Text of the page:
Despite its mixed reception the album was a huge commercial success and they re-signed with Warner Brothers for $80m – the largest ever recording contract at the time – and released arguably their finest work, ‘New Adventures in Hi-Fi’ in 1996. Despite the original drummer, Bill Berry leaving in 1997, the band continued as a three piece augmented by session players and continued to deliver haunting, provocative albums and be a substantial live proposition as I witnessed at Glastonbury in 2003.

Michael Stipe, in a recent interview with NME, continues to be enthusiastic and as keen as ever about the band as they enter yet another decade and commenting on the new album ‘Collapse Into Now’ says: “It’s one of the best things we’ve ever made. I’m really proud of it – we’re all really thrilled with it. It’s been a long time since the idea of an album has been at the front of people’s minds and this is a tiny little R.E.M. attempt to explore what an album is in 2011.”

Although there does not appear to be any free badges with the album, R.E.M. pay homage to their indie roots by supporting ‘Record Store Day’ (16th April) with the release of three seven-inch singles (in individual gatefold sleeves) exclusively to the participating independent record stores on the day. The 45-rpm discs are:

Disc 1. “Mine Smell Like Honey”/ “Supernatural Superserious” (live in Raleigh, NC)

Disc 2. “Oh My Heart”/ “Harborcoat” (live in Riga, Latvia)

Disc 3. “Überlin”/ “What’s the Frequency, Kenneth?” (live in Oslo, Norway)

Start queuing now!

Jim Heath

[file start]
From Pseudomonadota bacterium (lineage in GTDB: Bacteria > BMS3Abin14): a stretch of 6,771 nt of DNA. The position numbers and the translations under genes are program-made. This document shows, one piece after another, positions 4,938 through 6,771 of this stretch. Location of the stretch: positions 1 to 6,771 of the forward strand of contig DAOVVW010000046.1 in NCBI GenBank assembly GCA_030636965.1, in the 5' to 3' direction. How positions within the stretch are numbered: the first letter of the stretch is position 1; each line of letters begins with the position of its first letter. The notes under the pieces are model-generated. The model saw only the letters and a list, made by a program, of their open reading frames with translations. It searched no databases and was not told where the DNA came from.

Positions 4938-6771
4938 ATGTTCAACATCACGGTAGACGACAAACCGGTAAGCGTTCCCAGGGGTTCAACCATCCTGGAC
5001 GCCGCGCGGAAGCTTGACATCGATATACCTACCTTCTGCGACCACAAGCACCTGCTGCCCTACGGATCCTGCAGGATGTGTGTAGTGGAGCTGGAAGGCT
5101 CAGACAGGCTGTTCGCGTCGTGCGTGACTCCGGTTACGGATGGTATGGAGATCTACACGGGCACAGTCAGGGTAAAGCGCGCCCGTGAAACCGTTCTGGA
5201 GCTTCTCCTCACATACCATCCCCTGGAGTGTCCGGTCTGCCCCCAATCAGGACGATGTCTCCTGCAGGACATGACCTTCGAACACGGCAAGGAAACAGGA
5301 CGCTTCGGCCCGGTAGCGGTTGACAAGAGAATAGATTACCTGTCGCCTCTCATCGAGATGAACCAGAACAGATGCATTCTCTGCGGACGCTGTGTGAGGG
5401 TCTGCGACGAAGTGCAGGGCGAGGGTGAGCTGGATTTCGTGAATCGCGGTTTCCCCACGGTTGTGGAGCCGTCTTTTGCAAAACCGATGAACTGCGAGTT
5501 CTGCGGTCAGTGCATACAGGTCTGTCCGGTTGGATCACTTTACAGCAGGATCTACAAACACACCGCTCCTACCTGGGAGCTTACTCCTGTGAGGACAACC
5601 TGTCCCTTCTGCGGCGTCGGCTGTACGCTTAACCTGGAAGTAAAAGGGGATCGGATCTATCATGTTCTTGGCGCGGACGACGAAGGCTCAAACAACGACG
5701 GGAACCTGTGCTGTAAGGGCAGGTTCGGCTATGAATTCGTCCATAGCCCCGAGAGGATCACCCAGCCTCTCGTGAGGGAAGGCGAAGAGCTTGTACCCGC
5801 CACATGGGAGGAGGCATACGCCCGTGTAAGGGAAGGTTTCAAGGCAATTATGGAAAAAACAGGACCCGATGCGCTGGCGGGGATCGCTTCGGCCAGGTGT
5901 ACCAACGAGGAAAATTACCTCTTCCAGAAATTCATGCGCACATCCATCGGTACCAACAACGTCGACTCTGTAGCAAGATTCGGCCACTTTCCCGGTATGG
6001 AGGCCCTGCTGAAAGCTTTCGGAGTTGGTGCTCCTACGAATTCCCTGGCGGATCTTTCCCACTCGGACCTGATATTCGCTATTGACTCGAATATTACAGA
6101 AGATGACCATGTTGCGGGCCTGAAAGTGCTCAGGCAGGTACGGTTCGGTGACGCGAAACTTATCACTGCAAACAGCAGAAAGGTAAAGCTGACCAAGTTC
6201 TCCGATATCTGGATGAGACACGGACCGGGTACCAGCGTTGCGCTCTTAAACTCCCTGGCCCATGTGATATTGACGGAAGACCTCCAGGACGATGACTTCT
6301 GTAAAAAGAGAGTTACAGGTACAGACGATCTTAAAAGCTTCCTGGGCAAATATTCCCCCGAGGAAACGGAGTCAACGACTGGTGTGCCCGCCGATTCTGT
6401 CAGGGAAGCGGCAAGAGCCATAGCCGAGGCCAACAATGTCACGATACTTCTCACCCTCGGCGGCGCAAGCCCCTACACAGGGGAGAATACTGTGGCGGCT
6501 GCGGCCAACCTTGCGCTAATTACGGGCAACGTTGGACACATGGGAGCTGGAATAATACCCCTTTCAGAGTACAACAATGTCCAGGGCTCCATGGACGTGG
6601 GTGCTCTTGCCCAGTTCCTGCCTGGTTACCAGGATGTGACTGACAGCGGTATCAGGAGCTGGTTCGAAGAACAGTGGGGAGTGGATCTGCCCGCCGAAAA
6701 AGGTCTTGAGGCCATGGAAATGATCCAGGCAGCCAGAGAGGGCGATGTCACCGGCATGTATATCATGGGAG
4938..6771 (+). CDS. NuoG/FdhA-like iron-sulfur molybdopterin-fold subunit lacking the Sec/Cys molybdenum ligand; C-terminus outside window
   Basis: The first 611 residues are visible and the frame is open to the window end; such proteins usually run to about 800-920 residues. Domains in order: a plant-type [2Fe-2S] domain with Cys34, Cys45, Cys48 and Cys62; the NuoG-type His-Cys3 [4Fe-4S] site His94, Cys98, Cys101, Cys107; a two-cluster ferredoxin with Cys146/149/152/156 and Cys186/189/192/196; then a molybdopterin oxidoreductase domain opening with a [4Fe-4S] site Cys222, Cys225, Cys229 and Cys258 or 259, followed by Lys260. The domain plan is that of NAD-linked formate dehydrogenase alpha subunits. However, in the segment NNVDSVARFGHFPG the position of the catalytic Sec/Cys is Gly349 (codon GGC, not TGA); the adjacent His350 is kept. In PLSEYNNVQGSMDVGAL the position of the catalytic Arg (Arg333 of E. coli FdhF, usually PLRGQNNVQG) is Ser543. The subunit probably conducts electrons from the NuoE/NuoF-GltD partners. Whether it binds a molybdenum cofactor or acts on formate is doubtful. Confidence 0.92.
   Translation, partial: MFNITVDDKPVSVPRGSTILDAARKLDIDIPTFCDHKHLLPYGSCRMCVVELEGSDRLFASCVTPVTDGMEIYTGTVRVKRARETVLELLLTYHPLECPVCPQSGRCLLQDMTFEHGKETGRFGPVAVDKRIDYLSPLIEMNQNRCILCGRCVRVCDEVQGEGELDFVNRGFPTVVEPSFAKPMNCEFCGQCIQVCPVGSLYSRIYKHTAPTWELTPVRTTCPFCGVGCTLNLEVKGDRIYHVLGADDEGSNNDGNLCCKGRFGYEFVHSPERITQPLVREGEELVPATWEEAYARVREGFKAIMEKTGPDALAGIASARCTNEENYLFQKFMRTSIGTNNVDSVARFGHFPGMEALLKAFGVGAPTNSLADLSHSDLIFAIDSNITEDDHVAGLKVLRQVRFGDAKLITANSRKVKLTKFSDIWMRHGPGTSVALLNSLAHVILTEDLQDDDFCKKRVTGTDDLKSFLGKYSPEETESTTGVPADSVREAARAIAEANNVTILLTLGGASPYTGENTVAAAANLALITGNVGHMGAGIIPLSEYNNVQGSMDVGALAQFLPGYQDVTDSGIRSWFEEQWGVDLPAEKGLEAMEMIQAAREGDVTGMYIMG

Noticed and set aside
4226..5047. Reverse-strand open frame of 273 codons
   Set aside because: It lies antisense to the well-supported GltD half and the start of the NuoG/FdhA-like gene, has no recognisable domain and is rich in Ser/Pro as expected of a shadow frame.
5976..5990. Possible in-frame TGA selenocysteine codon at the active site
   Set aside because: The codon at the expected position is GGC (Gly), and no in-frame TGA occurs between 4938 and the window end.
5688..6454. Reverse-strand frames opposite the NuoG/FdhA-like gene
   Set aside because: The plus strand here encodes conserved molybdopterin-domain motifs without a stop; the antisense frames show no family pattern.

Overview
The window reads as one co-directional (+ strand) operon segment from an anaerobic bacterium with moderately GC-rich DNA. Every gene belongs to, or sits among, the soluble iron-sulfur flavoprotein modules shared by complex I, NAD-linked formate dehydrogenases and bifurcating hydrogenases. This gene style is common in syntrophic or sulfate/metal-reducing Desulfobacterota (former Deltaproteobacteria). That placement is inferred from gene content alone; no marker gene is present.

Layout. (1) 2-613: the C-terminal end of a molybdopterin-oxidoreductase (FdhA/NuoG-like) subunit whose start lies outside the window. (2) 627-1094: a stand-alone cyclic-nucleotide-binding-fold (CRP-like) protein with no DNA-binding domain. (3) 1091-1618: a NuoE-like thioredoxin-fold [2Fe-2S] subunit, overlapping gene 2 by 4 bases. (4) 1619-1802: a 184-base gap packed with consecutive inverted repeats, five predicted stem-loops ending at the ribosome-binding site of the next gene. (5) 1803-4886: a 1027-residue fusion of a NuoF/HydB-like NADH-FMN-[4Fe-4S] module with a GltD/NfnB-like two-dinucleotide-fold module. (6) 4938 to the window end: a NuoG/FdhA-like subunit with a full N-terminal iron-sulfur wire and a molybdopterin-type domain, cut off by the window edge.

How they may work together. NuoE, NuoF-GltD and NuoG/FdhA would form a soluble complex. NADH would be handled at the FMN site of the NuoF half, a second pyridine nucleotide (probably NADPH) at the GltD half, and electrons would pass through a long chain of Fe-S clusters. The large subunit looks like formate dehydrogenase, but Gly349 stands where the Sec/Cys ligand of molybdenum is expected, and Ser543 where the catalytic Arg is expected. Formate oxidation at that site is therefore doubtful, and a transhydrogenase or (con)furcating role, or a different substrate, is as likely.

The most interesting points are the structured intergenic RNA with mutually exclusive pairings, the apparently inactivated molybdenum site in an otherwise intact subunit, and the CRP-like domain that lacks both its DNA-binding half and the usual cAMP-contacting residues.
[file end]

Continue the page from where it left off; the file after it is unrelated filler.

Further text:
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Badge of the Week – Lynyrd Skynyrd

“It can be said very simply. On stage Lynyrd Skynyrd are as white hot as a band can get” Cameron Crowe (Contributing Editor, Rolling Stone, 1976)

I suppose we all have our guilty pleasures and Lynyyrd Skynyrd were definitely mine and in the ‘glasnost’ spirit of the Ark it seems appropriate to celebrate the fact that for a couple of years in the mid seventies Jacksonville’s pride were pretty much the hottest property in rock and I’m in fairly good company if Cameron Crowe thought as much too.

The anticipation of the bands UK tour in early 1977 was palpable with tickets for their shows sold out several months in advance, which in that day and age was the exception rather than the rule as even the larger promotions relied on a ‘walk-up’. The Birmingham Odeon was buzzing with a hirsute crowd pretty much reflecting Skynyrd’s hard drinking, hard living, hard rocking image. Their lifestyle of rucking and run-ins with the police defined them as anti-authoritarian rebels, albeit red neck ones who played every gig under the gaze of a disconcerting confederate flag. Battle lines were drawn following the single release of ‘Sweet Home Alabama’ from their second album ‘Second Helping’ a stinging riposte to Neil Young’s disparaging views on the south in his songs ‘Southern Man’ and ‘Alabama’. The bands founder, self elected leader and vocalist Ronnie Van Zant, a cross between Colonel Patton and a Circus ringmaster, was aware of the possible consequences when he was quoted at the time of its release “Its either going to break us wide open or piss everyone off so bad that we don’t get a second chance”.